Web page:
Llewellyn Falco, DevelopMentor
Adding Good User Experience Practices into Agile Development

Whose job is it to ensure that the user has a good experience with a new application? As agile processes are taught today, the user experience (UX) design practice is usually left out or at best described as an optional team role. However, the companies that build useful, usable, and desirable software know that UX is baked into the whole development process. Jeff Patton describes what user experience design is and isn’t, and how every person on the team has something to contribute. Hear concrete examples of how companies have adapted their UX practice to work well in an agile context and, along the way, discovered innovative UX practices that work better in agile contexts. Jeff explores pragmatic personas, guerrilla user research, design sketching, lightweight prototyping, and concept testing. Leave with valuable tips for adding UX practices and thinking to your agile process to help you get good user experience.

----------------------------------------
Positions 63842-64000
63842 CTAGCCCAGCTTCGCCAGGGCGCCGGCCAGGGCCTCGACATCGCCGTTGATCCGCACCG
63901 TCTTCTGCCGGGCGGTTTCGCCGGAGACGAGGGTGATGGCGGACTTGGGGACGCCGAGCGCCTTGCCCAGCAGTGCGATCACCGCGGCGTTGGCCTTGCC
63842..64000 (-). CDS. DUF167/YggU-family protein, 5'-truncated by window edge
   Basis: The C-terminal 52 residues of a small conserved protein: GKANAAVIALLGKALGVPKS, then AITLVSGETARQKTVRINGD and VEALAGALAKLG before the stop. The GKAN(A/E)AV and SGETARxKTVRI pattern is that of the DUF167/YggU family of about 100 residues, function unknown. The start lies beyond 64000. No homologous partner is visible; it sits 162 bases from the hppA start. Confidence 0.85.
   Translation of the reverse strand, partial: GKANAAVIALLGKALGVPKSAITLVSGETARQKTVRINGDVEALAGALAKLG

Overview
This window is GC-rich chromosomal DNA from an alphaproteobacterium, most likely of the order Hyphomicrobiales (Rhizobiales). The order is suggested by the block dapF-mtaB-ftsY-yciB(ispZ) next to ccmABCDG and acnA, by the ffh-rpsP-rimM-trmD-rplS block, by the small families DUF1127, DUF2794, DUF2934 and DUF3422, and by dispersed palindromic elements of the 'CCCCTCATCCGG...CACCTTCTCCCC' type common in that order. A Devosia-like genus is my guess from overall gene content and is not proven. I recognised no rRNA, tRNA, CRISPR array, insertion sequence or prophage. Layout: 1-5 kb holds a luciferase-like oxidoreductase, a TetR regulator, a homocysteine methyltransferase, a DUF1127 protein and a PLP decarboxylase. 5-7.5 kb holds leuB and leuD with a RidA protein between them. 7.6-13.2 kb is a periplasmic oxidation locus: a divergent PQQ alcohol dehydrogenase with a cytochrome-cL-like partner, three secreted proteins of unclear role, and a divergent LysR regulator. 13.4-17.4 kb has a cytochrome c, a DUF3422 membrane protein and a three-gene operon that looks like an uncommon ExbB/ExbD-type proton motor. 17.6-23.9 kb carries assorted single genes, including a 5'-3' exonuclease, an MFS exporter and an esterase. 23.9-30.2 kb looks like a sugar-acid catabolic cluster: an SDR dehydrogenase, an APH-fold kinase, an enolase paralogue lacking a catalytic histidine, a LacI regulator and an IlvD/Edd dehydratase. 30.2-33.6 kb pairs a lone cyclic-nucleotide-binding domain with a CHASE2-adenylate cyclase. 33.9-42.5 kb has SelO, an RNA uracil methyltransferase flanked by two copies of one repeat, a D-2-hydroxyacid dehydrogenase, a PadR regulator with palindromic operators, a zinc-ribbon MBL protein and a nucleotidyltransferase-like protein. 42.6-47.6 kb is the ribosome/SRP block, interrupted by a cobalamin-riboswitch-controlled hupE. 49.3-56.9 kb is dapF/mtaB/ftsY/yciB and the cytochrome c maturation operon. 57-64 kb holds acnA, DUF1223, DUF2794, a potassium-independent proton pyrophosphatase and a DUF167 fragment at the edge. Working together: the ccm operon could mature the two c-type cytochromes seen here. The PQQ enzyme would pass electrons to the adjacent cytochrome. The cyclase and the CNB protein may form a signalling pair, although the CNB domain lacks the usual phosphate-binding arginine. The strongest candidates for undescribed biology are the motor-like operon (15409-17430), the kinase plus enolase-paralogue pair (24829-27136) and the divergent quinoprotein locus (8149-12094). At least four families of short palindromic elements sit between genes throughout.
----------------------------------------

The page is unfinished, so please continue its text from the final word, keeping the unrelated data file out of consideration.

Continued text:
Jeff Patton, Jeff Patton & Associates
STAREAST 2012 Keynote: Testing Trends: Cloud, Virtualization, and Mobility

Almost daily, we see reports of software failures that harm enterprises and impact the brand, putting testing organizations and their efforts in the spotlight. Fortunately, testers are now in one of the most exciting times in the software industry’s history!

Theresa Lanowitz, voke, inc.
Writing Testable Use Cases